Plant 358

Acca sellowiana (O.Berg) Burret (Myrtaceae)


Acca is a small genus of South American trees belonging to the myrtle family. The best-known species is Acca sellowiana, which is native to southern Brazil and Uruguay but is widely cultivated in subtropical and mild temperate regions of the world as it is tolerant of occasional frosts and snow. There is some evidence from the species’ genetic variability that feijoa originated in the Brazilian highlands above 29 degrees South and is now expanding southwards into the lower altitudes of colder Uruguay.

Feijoa trees have attractive leaves that are dark, glossy green above and silvery-white below. The flowers have pink petals and stiff, thick, dark red stamens. These stamens are so distinctive, that the first name given to this genus by its author, the German botanist Otto Karl Berg (1815-1866), was Orthostemon, which means ‘erect stamens’. When Berg discovered that this Latin name had already been used for another genus, he changed it to Feijoa. The Latin name Feijoa commemorates the Brazilian naturalist João da Silva Feijó (1760-1824), who was a member of the Royal Academy of Sciences of Lisbon. Although Feijoa is now included within the genus Acca, the original Latin name has become the plant’s common name. Other common names for feijoa are pineapple guava or, in Brazil, mountain guava.

Feijoa is bird-pollinated, but is distinctive from other bird-pollinated species. Most flowers that are pollinated by birds produce nectar; feijoa flowers produce no nectar, but have sweet, juicy petals that curl and resemble pale pink berries when the flower opens. The flowers are pollinated by fruit-eating and omnivorous birds that devour the petals and feed them to nestlings, and not by the usual hummingbirds or sunbirds. This was discovered in 1866 by the German-Brazilian naturalist Johann Müller (1821-1897) with the help of his five-year old grandson, who was ordered to watch the trees. People now eat the petals or add them to fruit salads – the taste is said to resemble strawberries.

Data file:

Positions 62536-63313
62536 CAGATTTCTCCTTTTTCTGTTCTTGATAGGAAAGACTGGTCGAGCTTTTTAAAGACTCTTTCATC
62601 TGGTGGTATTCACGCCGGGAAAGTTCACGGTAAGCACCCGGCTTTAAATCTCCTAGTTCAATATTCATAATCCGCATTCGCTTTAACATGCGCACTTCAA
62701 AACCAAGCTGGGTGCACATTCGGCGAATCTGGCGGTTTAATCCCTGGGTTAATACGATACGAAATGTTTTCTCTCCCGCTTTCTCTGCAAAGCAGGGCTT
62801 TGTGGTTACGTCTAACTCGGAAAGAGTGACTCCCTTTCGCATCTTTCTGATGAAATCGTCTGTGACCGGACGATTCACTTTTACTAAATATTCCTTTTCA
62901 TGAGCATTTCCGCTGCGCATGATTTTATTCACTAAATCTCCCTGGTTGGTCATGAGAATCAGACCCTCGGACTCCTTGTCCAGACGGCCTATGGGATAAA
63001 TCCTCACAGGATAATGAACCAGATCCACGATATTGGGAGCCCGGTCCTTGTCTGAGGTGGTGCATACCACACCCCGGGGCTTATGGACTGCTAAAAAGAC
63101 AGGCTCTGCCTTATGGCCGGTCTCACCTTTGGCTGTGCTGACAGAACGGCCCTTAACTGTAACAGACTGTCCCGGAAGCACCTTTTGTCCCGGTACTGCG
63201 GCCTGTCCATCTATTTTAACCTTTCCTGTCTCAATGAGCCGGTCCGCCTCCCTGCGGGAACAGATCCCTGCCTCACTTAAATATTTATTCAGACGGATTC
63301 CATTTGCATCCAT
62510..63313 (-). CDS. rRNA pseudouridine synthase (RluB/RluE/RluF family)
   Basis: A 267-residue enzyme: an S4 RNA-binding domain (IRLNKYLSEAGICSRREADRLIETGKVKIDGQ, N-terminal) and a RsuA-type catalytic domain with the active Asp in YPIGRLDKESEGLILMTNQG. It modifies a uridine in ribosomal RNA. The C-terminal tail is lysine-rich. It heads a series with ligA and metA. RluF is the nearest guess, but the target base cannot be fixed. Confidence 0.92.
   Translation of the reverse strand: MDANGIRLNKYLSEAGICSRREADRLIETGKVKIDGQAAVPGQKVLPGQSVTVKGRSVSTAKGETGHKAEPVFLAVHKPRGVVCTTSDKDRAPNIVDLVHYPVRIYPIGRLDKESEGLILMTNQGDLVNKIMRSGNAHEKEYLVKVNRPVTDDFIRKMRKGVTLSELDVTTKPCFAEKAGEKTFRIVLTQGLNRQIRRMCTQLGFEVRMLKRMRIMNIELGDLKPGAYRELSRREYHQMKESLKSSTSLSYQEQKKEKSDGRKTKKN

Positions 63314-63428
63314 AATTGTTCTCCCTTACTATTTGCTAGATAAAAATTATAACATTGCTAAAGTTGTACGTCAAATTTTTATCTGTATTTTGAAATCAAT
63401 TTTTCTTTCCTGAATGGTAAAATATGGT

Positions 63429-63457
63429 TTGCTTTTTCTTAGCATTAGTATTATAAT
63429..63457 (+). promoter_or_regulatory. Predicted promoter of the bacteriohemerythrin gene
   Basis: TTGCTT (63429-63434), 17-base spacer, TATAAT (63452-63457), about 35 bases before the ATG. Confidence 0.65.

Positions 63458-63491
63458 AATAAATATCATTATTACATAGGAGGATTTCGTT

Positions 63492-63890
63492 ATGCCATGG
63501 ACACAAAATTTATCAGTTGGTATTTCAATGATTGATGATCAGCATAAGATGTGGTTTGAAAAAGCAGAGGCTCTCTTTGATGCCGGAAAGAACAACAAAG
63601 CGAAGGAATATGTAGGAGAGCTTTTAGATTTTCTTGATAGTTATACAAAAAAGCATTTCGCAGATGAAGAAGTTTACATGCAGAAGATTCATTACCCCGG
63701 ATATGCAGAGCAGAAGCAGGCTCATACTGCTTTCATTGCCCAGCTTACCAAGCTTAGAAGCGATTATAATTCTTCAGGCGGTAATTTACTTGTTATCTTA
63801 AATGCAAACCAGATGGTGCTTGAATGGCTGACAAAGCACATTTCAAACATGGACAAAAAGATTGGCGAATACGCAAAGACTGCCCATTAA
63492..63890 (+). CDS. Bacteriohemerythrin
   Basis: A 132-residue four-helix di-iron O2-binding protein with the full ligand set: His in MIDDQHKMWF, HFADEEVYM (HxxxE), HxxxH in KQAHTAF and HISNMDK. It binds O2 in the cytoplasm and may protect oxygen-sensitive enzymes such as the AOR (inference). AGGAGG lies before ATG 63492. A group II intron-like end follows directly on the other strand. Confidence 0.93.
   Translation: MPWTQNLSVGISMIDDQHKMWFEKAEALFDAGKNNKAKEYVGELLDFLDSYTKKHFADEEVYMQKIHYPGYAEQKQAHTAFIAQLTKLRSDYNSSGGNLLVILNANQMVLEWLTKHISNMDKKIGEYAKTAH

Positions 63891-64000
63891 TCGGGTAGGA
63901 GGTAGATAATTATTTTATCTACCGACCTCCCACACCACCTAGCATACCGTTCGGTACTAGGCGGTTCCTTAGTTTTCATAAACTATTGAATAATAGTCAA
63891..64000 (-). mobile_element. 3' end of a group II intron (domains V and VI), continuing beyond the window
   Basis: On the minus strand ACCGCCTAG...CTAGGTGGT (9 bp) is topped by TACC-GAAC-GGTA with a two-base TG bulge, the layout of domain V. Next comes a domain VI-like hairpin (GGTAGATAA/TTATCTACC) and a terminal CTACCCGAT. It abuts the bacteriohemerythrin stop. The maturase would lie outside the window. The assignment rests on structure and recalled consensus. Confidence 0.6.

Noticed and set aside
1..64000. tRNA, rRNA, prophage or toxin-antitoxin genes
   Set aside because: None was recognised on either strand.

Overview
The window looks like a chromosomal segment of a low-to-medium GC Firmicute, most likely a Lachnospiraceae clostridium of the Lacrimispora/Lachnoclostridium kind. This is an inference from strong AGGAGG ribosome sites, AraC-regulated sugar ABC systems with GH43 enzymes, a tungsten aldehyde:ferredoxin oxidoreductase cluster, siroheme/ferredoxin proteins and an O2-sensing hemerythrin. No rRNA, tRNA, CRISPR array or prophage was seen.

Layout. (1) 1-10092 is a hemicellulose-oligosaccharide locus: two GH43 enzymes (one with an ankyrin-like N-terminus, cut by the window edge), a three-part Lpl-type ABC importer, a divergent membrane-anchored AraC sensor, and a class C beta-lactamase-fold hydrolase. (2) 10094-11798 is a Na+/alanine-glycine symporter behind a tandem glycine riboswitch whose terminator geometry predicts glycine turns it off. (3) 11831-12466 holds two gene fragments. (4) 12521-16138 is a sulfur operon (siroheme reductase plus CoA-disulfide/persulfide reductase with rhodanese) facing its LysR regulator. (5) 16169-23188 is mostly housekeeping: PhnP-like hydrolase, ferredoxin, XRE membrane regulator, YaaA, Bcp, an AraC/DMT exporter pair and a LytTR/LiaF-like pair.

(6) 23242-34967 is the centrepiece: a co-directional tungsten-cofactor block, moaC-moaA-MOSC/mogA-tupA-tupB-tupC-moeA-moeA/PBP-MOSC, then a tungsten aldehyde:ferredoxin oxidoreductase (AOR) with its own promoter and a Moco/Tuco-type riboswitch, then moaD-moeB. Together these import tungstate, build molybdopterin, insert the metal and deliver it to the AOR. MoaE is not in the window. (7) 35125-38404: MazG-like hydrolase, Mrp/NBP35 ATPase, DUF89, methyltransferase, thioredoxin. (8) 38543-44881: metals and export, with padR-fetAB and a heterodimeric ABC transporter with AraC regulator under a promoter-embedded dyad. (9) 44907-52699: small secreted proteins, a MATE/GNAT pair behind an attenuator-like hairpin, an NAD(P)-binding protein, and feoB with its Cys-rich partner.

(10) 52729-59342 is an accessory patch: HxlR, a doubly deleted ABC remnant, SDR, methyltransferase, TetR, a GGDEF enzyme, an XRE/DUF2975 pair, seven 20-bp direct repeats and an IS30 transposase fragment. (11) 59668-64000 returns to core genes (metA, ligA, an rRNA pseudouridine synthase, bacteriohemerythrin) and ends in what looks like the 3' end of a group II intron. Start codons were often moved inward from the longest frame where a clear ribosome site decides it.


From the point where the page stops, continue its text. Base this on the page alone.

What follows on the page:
A few months after flowering, feijoa produces refreshing, edible fruits that are elliptic, dark green outside and cream-coloured inside. They resemble guavas, to which they are related, in size, texture and seediness. Feijoa is popular in family orchards in southern Brazil. Since feijoa is incapable of self-pollinating, several cultivated trees must be planted together, or placed close to wild trees, for fruits to form. Even within the same tree, fruit size varies greatly from year to year.

Further reading

Berg, OK 1859. Supplementum Myrtacearum. In Martius, CFP and Eichler, AG (eds) Flora Brasiliensis. Volume 14 (1) . Fleischer, pp. 529-656.

Nadra, MG et al. 2018. Evolution of pollination by frugivorous birds in Neotropical Myrtaceae. PeerJ 6: e5426

Sazima, I and Sazima, M 2007. Petiscos florais: pétalas de Acca sellowiana (Myrtaceae) como fonte alimentar para aves em área urbana no Sul do Brasil. Biota Neotropica 7: 307-312.

Carolyn Proença